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My father is 67 years old and wants to start archery as a hobby.

I don't have the knowledge to select a proper bow & arrow (set) for him.

  • What should I pay attention to?
  • What should a beginner archery equipment include?
  • Does this sport require some gloves or similar items?

Side note:

My father had a surgery and got 3 stents for his heart attack. Would archery have a negative effect on his health?

Thank you!

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1 Answer 1

up vote 6 down vote accepted

Forgive me if I don't know the archery-terminology, its been years since I've released an arrow. My primary advice is to go shoot at a local archery range if you're a beginner, and you'll probably get competent advice there as well. When I started to shoot, I didn't buy any equipment - I could get a beginner's set of everything I needed at the archery range at which I trained. Once I started going to competitions (who says your dad won't? : ) I bought my own equipment and also maintained it, but that was after 2 years of using standard rented equipment. Plus - I found the crowd at archery ranges to be quite easy going, a very pleasant surrounding to spend time.

Health: First off - the health issue. I practiced competitive archery for 3 years, and don't recall ever getting an elevated heartbeat. So circulatory problems shouldn't be a worry. Depending on the volume of arrows you shoot, or if your bow is too strong for you, you can have cramps and muscle-aches in the back/shoulder area. But if you take it easy at the beginning, and slowly work yourself up to higher volumes and a heavier bow, you should be fine.

Equipment:This is an overview, best to consult someone at the shop or better yet at an archery range, about buying equipment. The expensive stuff(bow, arrows), you'll probably be able to rent at the range for a membership fee, and is what I'd start with, until you feel you like archery enough to buy your own bow/arrows.

  • Bow: there are 3 types of common bows: long-bow(stick with a string), recurve(end of sticks curve in shooting direction), compound(wheels & pimpy technology). The long-bow is generally shot for aesthetic reasons, say if you are interested in medieval times, or have a back-to-nature thingy and want to practice archery in it's "pure" form. Compounds have an initially hard draw, then the draw becomes a joke - helps to keep stable when aiming. Recurves have a fairly evenly difficult draw, and are the olympic standard for archery (I think).
  • Arrow: too many types to explain, depends on the bow, the target, and how much you want to spend. Best to ask at the local archery store about each individually available arrow type. Apart from that, you want to differentiate between 3 parts of the arrow - the head, the shaft and the feathering, which can be put together in various combinations.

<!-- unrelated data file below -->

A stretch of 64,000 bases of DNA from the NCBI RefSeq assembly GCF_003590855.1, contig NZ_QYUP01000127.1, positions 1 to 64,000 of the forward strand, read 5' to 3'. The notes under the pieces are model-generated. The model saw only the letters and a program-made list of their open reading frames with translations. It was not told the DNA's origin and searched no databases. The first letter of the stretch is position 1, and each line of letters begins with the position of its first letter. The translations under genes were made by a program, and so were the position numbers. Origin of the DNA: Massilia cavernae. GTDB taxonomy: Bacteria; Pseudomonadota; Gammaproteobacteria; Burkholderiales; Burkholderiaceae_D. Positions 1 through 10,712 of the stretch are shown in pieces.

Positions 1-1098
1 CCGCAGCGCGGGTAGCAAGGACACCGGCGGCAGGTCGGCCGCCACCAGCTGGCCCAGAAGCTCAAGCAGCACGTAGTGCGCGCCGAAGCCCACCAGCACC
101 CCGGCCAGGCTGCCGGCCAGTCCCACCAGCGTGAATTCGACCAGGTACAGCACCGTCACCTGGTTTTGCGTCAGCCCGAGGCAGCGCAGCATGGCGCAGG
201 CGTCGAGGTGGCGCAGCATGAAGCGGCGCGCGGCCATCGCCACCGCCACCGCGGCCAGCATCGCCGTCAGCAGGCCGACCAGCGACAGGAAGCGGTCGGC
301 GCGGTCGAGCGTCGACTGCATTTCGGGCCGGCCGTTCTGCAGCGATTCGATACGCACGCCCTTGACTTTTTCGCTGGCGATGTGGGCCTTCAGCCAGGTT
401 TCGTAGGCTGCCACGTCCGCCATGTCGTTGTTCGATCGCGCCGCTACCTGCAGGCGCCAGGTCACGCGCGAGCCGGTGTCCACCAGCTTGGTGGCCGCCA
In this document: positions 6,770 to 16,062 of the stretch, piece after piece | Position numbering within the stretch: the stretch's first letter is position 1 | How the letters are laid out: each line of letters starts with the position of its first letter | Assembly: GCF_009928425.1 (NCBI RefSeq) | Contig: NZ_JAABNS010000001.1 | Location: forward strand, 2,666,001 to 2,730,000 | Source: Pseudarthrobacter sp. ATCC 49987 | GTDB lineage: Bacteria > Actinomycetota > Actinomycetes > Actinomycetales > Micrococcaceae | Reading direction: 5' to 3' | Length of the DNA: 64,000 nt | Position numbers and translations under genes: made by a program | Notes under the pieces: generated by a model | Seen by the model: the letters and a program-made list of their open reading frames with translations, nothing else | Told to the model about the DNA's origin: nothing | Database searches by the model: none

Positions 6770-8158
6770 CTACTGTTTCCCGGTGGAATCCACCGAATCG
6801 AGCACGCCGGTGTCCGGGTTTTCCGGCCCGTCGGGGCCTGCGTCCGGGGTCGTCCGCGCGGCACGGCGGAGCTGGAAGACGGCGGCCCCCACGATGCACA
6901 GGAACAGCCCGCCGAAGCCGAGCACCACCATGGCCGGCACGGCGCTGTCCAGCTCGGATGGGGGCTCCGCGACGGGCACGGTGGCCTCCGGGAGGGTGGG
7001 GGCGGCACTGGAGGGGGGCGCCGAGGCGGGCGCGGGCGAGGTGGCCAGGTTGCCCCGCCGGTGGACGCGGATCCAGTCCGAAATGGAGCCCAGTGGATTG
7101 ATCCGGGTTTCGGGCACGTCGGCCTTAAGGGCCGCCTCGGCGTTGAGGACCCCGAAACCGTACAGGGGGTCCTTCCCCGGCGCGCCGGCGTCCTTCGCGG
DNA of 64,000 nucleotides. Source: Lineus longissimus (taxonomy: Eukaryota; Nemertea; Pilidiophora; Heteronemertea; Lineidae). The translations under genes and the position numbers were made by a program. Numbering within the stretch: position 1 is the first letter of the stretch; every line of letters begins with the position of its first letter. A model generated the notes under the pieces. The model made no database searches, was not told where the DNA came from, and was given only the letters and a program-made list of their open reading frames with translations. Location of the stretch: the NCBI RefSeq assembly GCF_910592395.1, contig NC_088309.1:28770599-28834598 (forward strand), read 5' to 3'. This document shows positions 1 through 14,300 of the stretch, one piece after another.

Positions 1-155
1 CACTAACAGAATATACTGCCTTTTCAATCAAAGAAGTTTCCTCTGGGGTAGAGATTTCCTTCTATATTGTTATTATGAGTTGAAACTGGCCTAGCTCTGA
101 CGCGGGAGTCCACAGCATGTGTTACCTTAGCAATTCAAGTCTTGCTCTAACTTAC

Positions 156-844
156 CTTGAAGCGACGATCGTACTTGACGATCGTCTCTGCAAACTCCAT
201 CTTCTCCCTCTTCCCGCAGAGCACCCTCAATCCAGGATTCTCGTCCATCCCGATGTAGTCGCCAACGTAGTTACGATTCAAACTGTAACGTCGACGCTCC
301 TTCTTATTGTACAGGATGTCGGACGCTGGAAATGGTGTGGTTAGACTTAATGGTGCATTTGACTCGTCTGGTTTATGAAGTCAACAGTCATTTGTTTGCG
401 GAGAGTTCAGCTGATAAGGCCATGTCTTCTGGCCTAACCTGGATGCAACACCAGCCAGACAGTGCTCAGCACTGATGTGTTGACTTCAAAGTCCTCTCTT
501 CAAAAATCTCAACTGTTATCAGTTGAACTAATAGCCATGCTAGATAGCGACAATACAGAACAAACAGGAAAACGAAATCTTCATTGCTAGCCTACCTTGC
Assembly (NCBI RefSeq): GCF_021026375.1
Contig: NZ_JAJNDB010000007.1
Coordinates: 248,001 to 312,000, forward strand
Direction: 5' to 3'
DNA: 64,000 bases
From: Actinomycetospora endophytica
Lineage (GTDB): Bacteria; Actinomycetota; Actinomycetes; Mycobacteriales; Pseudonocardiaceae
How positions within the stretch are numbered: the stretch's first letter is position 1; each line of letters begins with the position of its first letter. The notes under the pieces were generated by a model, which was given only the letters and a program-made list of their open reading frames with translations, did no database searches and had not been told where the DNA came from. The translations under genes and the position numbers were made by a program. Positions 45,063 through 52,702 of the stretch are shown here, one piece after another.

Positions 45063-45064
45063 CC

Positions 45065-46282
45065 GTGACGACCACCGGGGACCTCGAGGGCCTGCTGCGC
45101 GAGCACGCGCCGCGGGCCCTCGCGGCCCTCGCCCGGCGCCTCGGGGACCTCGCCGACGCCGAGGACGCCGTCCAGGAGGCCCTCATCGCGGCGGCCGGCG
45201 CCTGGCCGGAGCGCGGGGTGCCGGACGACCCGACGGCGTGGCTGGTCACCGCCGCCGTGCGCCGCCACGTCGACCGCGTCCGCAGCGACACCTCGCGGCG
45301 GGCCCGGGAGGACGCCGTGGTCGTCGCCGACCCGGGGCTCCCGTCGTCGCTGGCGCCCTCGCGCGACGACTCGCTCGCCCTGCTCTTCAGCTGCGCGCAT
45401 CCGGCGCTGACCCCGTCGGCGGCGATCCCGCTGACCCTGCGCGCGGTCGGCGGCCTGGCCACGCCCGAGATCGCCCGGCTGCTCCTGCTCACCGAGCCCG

• Protection: when you release that string, you don't want some piece of body getting caught in its way. A MUST is a fore-arm protection, for the arm holding the bow. It's basically a leather strap which you tie around your arm. Some people, for example if you like to wear windy clothes or have a big chest(belly ;), also get breast-protection to keep the chest on the side of your bow-holding arm all packed in tight, so the string doesn't chip off a nipple. Then most archers also use a finger-thingy, which you put on the fingers you pull the string with, to protect your skin from too much wear.
  • Aim: unless you're shooting long-bow, you'll probably use some sort of sights. Maybe for the first couple times holding a bow you'd shoot without.
  • Stabilizers: are counter-weights on rods which get attached to your bow, so that the force of releasing the arrow doesn't shake your bow too much - which can be a pain after shooting a couple dozen of arrows. But this shouldn't be a problem with lighter bows.

Good luck to your dad. In the end, good shooting is about securely repeating form. Equipment comes second.

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Thank you very much for your extensive answer:) There isn't any local range in the country I live so I have to research and trust on kind people like you for the correct things to do. My father didn't want to have the protections but I'll pursue him to get those too. I think I'll get him an composite bow for the beginning :) THANK YOU VERY MUCH! –  Herr K Apr 22 '13 at 8:08
    
Vielen vielen Dank mein Herr :) –  Herr K Apr 22 '13 at 8:09
    
Sure a compound will do. Get practice arrows which don't have fancy points. If he doesn't have anyone to teach him the correct form. Tell him that he should try to stand straight (he should NOT push his neck out infront, and his shoulders shouldn't be hunched up - he needs to relax in his full-draw position in order to aim properly). He should breathe calmly. The string should then slightly touch his lips, and when he lets go, he should just relax his fingers. If he turns his hand away or does some movement with his body, his aim will suffer and get an unnatural direction. Aim is everything!:) –  Rafael Cichocki Apr 22 '13 at 8:53
    
As for the shoulders - he should try to make his shoulder-blades "touch" behind his back. –  Rafael Cichocki Apr 22 '13 at 8:55
2  
+1 for the comprehensive answer. –  Orangecrush Apr 23 '13 at 10:15

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